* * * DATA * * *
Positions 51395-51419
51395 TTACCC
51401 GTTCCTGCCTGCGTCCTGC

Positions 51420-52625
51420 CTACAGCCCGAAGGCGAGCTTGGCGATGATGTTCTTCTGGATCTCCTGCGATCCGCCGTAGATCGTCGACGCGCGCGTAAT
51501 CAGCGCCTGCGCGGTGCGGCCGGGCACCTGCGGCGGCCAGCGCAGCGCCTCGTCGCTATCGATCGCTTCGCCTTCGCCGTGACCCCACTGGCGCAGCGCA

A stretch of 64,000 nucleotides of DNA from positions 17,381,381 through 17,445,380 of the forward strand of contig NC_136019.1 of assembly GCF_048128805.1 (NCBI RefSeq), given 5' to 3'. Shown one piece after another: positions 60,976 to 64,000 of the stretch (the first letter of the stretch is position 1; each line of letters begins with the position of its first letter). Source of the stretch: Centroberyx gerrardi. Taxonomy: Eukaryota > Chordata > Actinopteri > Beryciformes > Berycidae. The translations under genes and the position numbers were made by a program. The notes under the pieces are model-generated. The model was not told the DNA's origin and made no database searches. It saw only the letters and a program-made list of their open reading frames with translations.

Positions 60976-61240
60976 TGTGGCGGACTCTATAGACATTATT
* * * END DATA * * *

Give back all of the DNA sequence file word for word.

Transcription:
Positions 51395-51419
51395 TTACCC
51401 GTTCCTGCCTGCGTCCTGC

Positions 51420-52625
51420 CTACAGCCCGAAGGCGAGCTTGGCGATGATGTTCTTCTGGATCTCCTGCGATCCGCCGTAGATCGTCGACGCGCGCGTAAT
51501 CAGCGCCTGCGCGGTGCGGCCGGGCACCTGCGGCGGCCAGCGCAGCGCCTCGTCGCTATCGATCGCTTCGCCTTCGCCGTGACCCCACTGGCGCAGCGCA

A stretch of 64,000 nucleotides of DNA from positions 17,381,381 through 17,445,380 of the forward strand of contig NC_136019.1 of assembly GCF_048128805.1 (NCBI RefSeq), given 5' to 3'. Shown one piece after another: positions 60,976 to 64,000 of the stretch (the first letter of the stretch is position 1; each line of letters begins with the position of its first letter). Source of the stretch: Centroberyx gerrardi. Taxonomy: Eukaryota > Chordata > Actinopteri > Beryciformes > Berycidae. The translations under genes and the position numbers were made by a program. The notes under the pieces are model-generated. The model was not told the DNA's origin and made no database searches. It saw only the letters and a program-made list of their open reading frames with translations.

Positions 60976-61240
60976 TGTGGCGGACTCTATAGACATTATT